Call for papers

Call for submissions

The Summer School takes a holistic approach to society and technology and supports interdisciplinary exchange through keynote and plenary lectures, tutorials, workshops, and research paper presentations. In particular, participants’ contributions that combine technical, legal, regulatory, socio-economic, social or societal, political, ethical, anthropological, philosophical, historical, or psychological perspectives are welcome. The interdisciplinary character of the work is fundamental to the School.

The research paper presentations and the workshops focus on involving students, and on encouraging the publication of high-quality, thorough, research papers by students/young researchers. To this end, the School has a three-phase review process for submitted papers. In the first phase, submissions are short abstracts . Submissions within the scope of the call are selected for presentation at the School. For accepted submissions, the full papers of up to 16 pages in length in Springer LNCS format are to be submitted before the Summer School takes place and they appear in the (unreviewed) pre-proceedings. In a second review phase, the full papers are reviewed soon after the Summer School. The students are invited to resubmit their full papers, after they have revised them based on two sets of feedback: the discussions that took place at the Summer School, as well as a formal written review by programme committee members. In the third review phase, after the full papers are resubmitted, they are reviewed again for inclusion in the School’s proceedings, which will be published by Springer.

Submissions by senior researchers and participants in European, national, or regional/community research projects are also very welcome, and are generally published in a separate section of the book volume.

Call for Tutorials and Workshops
The School also welcomes contributions in the form of tutorials and workshop proposals from all disciplines (e.g. computer science, economics, ethics, law, psychology, sociology, history, political and other social sciences, surveillance studies, business and public management). The timelines for submission of these tutorials and workshops are the same as those of the student papers. Topics of interest include, but are not limited to: concepts, technologies and applications, design, enforcement mechanisms, effects, attitudes, and user practices.

Tutorials are expected to last one or two hours. Proposals should contain a short summary and state the level and background required for attendees to follow the tutorial.

Workshops are expected to last one or two hours and must generate short papers that recapitulate the outcome and the kinds of discussions raised in the School, for inclusion in the post-proceedings. Proposals should contain a short statement summarising the topic(s) to be discussed and the expected contributions from the audience members e.g. responding to a questionnaire or conducting a small experiment. Proposers should indicate whether any special equipment is needed for the workshop, such as audiovisual systems or computational equipment and support.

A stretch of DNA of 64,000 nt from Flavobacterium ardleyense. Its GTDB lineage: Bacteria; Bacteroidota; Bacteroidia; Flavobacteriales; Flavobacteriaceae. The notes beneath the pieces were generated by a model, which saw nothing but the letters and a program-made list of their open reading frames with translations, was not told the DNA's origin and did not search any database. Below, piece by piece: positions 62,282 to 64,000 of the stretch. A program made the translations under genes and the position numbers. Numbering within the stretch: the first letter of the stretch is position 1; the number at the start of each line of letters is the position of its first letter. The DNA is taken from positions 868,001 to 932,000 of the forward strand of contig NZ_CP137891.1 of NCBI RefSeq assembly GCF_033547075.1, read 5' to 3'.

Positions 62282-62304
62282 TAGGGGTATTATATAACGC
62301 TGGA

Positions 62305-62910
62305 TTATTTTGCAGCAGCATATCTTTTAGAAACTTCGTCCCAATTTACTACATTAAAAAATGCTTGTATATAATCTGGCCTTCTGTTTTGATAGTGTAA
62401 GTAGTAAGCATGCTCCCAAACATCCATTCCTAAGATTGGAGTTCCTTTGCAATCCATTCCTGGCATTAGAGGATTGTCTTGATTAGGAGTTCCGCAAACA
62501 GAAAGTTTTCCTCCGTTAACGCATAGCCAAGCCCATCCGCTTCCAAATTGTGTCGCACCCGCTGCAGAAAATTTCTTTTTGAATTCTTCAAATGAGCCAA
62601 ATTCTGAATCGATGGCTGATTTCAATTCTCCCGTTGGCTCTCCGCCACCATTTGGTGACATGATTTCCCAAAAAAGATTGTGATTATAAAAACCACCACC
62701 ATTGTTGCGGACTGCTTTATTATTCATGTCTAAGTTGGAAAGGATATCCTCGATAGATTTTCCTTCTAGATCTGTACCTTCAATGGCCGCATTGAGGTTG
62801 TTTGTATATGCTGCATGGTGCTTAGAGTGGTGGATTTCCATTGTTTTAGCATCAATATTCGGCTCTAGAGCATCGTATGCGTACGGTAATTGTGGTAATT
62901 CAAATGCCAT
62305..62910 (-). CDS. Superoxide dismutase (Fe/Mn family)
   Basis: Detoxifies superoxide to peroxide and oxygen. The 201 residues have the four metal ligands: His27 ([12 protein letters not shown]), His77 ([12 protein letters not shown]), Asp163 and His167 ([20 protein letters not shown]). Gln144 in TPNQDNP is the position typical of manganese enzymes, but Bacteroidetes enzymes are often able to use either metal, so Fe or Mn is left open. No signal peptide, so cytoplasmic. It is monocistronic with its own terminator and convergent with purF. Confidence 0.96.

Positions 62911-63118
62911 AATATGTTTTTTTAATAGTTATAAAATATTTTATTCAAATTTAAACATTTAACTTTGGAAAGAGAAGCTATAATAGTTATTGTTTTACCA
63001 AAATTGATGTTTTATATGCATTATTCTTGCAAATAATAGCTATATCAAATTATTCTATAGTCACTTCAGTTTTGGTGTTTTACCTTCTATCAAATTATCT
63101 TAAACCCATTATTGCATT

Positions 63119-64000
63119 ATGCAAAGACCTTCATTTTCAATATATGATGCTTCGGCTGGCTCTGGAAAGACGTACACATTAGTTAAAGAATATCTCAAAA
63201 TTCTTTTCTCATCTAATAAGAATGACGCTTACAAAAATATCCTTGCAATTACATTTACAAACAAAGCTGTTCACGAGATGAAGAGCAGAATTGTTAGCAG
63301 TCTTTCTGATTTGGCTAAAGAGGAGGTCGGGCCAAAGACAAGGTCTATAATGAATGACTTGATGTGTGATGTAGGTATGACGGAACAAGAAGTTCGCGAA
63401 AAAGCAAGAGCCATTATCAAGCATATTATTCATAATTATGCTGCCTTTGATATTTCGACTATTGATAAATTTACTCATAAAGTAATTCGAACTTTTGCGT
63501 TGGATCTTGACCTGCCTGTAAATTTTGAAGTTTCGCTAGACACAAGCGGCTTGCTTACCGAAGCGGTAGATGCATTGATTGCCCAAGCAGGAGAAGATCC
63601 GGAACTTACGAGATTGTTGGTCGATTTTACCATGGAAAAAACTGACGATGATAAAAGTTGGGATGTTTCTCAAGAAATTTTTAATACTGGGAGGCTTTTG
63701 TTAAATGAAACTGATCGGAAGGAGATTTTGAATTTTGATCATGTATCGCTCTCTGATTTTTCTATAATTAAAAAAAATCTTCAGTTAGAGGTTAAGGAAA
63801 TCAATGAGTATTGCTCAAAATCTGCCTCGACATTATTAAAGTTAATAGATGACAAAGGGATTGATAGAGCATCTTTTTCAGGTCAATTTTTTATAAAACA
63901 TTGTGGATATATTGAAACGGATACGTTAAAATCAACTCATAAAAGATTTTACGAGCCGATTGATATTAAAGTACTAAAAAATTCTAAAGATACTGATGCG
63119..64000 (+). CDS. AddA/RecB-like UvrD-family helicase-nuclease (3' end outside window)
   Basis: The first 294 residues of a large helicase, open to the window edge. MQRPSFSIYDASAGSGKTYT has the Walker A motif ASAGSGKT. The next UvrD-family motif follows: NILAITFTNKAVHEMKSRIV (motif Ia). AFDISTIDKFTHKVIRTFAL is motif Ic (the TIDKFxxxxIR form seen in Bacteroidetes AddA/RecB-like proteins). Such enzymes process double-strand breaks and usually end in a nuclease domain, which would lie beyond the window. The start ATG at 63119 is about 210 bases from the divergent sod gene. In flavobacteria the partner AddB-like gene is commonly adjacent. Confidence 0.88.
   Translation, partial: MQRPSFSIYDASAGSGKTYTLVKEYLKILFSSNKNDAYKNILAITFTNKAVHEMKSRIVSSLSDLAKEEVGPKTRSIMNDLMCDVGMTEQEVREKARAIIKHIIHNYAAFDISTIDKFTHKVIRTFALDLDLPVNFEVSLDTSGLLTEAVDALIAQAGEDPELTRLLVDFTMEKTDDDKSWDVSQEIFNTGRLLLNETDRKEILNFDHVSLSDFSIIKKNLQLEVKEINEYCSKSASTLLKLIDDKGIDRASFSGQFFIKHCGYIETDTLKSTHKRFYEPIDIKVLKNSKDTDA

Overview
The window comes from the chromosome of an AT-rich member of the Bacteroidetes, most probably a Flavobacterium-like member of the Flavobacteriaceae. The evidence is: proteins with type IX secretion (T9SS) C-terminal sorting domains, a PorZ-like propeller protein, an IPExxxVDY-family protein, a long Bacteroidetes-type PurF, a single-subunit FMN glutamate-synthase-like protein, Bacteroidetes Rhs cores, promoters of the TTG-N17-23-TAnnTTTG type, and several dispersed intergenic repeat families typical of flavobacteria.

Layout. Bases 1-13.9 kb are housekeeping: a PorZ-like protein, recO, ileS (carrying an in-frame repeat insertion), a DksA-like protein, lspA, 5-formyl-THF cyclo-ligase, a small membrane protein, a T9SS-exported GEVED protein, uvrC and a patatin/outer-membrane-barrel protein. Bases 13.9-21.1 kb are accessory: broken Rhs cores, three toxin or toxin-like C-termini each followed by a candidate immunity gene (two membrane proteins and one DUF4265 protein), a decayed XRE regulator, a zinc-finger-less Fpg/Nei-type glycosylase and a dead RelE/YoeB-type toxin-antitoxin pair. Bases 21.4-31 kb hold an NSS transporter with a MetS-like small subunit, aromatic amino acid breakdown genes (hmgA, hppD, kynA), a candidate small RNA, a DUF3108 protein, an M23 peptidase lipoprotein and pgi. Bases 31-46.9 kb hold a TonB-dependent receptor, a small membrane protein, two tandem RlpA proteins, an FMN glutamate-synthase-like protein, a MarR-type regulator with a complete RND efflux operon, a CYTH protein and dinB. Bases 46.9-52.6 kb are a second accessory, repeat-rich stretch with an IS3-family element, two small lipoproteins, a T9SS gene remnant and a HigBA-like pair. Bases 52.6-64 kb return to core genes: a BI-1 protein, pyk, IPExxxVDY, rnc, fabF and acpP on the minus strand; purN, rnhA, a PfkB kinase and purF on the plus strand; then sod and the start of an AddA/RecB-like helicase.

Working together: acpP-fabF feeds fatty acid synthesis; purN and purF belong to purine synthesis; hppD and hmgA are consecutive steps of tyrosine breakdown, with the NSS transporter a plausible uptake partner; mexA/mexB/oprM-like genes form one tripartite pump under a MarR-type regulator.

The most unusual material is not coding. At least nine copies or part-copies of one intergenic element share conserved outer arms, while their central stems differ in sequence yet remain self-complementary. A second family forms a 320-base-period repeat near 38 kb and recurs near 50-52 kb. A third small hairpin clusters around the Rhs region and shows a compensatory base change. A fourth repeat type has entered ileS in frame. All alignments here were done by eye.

Topics of interest include, but are not limited to:

Anonymity, pseudonymity, identity, (informed) consent, digital rights, net neutrality, trust, reputation

Technologies and applications

  • Privacy aspects of big data analytics, machine learning, biometrics, cloud computing, social networks, blockchain based applications, social computing, crowdsourcing and social movements
  • Health informatics (mHealth, eHealth), social care, community care, integrated care, social robotics, opportunities as well as threats to individual and community privacy, personal autonomy and dignity
  • Profiling and tracking technologies, online anonymity, surveillance, video surveillance
  • Sensor networks, Internet of Things, mobile devices
  • Privacy and identity management (services, technologies, infrastructures, usability aspects, legal and socio-economic aspects), eIDs
  • Privacy and security in digital citizen communications, e-mail and instant messaging
  • Privacy protection and in particular confidentiality of communications by both traditional players/incumbents and OTTs
  • Privacy-enhancing technologies (PETs) and transparency-enhancing technologies (TETs)


  • Digital participation, participatory design, ethically-informed design, co-creation and co-collaboration, ecosystems, social actors’ engagement in design, stakeholder involvement
  • Privacy-by-design, privacy-by-default, value-sensitive design, privacy impact assessment
  • Usable privacy

Enforcement and regulation

  • Social accountability
  • Data protection principles and rights (incl. the right to an explanation)
  • Privacy standards and seals
  • Security of network and information systems
  • Cybercrime and cybersecurity
  • Data breaches, data retention and law enforcement
  • Regulatory regimes and instruments


  • Effects of legislative or regulatory initiatives on privacy or identity
  • Effects of technology on discrimination, social profiling, social exclusion, digital divides, communities, societies and cultures

Attitudes and capabilities

  • Public attitudes to international, national, local or organisational security, privacy, and identity
  • Corporate and organisational views on privacy and data protection measures
  • Challenges facing large corporations, small- and medium-sized enterprises, micro-enterprises and entrepreneurs, and a wide range of categories of professions and occupations
  • How people or organisations use new technologies and help to shape them.
  • Digital literacy and data literacy

How to submit
Extended abstracts (2-4 pages) must be made in PDF format, in the Springer LNCS template (, and using the Easychair System:


Leave a comment